- “Honey Boy” director Alma Har’el has released a statement in support of FKA Twigs following her allegations of domestic violence against Shia LaBeouf.
- Twigs, who met LaBeouf on the set of “Honey Boy,” has accused LaBeouf of physically and emotionally abusing her.
- Har’el’s statement to Variety stated that LaBeouf’s own troubles and road to recovery do not “excuse, minimise, or rationalize domestic violence.”
- In a statement to the New York Times, LaBeouf said he would “forever be sorry to the people that I may have harmed along the way” but that “many of these allegations are not true.”
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“Honey Boy” director Alma Har’el has released a statement in support of FKA Twigs following the actress’ allegations of domestic violence against Shia LaBeouf.
LaBeouf wrote and starred in the autobiographical “Honey Boy,” which is where he met FKA Twigs, who had a small role in the movie. Now, the director of the critically-acclaimed movie has said she stands in solidarity with Twigs and Karolyn Pho, another ex-girlfriend of LaBeouf’s who also claims the actor was abusive.
In the statement shared with Variety, Har’el said: “I have a deep respect for FKA Twigs’ courage and resilience. Reading what she endured left me heartbroken and I stand with her in solidarity. I’m sending my love to her, Karolyn Pho, all victims of domestic violence, and everyone who is trying to stop cycles of abuse.”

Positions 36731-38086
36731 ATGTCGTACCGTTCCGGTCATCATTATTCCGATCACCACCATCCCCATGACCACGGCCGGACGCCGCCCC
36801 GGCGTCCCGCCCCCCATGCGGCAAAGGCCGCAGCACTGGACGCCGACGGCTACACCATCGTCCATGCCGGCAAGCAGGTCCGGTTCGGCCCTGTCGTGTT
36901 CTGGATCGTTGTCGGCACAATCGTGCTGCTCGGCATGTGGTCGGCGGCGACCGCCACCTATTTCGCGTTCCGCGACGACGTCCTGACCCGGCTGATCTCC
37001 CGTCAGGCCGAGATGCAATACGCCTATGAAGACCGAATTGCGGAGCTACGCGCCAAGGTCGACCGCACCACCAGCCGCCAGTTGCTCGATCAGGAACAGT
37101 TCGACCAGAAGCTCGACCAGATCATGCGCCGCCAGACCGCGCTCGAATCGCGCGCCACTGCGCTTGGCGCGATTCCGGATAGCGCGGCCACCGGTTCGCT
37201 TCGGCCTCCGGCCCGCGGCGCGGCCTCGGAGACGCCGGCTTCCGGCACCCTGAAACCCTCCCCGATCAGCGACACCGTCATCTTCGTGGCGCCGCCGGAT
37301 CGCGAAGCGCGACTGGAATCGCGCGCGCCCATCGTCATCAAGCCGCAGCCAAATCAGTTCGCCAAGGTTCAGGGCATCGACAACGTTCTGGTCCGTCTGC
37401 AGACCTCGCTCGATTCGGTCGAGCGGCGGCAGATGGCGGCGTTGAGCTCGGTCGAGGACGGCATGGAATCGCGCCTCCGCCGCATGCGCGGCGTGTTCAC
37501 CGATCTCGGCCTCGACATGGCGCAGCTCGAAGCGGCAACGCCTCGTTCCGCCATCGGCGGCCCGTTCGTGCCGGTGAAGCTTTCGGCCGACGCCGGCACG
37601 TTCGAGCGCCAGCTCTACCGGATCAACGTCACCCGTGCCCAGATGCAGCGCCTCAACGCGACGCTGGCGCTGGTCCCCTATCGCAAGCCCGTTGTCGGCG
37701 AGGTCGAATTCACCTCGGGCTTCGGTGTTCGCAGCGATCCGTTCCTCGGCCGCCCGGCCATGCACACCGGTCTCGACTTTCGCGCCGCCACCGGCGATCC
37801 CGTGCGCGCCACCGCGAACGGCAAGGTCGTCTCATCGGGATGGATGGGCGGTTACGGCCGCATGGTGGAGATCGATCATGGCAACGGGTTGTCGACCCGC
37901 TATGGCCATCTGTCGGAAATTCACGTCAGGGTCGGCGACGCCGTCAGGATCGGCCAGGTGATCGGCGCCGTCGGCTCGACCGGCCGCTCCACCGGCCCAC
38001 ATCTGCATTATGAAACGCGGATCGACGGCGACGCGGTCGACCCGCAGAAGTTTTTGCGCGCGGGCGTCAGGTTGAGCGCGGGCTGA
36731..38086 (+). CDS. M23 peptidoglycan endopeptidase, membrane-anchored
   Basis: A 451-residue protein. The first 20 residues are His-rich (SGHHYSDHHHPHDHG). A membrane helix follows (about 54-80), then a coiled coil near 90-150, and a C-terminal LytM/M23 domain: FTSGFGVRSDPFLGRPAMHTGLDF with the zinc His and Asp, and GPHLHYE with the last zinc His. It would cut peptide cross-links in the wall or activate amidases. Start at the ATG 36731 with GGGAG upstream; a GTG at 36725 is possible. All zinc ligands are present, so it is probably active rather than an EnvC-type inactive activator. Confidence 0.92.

Har’el said that she is aware of her own “investment in [LaBeouf’s] recovery,” as she stood by him when large parts of the industry shunned him following years of controversial incidents from the former “Transformers” star. The director developed a close relationship with LaBeouf during filming of the movie, which served as a sort of therapy to LaBeou after he wrote it in court-ordered rehab.
She said, however, that LaBeouf’s road to recovery from his personal issues and trauma to not excuse his behaviour toward Twigs and Pho.
“I want to send a clear message today that none of the above should excuse, minimise, or rationalize domestic violence,” Har’el said.
The director also said that she hopes “Honey Boy” continues to help people “feel less alone in their pain,” and that these allegations around the movie’s writer and star do not serve as a “discouraging moment in their own recovery.”
Har’el finished the statement by announcing she is donating in Twigs’ and Pho’s names to several charities, including the National Domestic Violence hotline.
On 11 December, it was reported by the New York Times that FKA Twigs had filed a lawsuit against LaBeouf, claiming that the actor physically and emotionally abused her while they were dating from 2018 to 2019 after starring in “Honey Boy” together.
In the lawsuit, Twigs claims that LaBeouf threw her against a car, choked her, gave her bruises, and would not let her wear clothes to bed. Pho also claimed that LaBeouf head-butted her, causing her to bleed. Twigs told the New York Times: “What I went through with Shia was the worst thing I’ve ever been through in the whole of my life.”
LaBeouf later told the Times that “many of these allegations are not true,” although he did also say that his ex-girlfriends deserved “the opportunity to air their statements publicly and accept accountability for those things [he has] done.”
“I am not cured of my PTSD and alcoholism,” he wrote, “but I am committed to doing what I need to do to recover, and I will forever be sorry to the people that I may have harmed along the way.”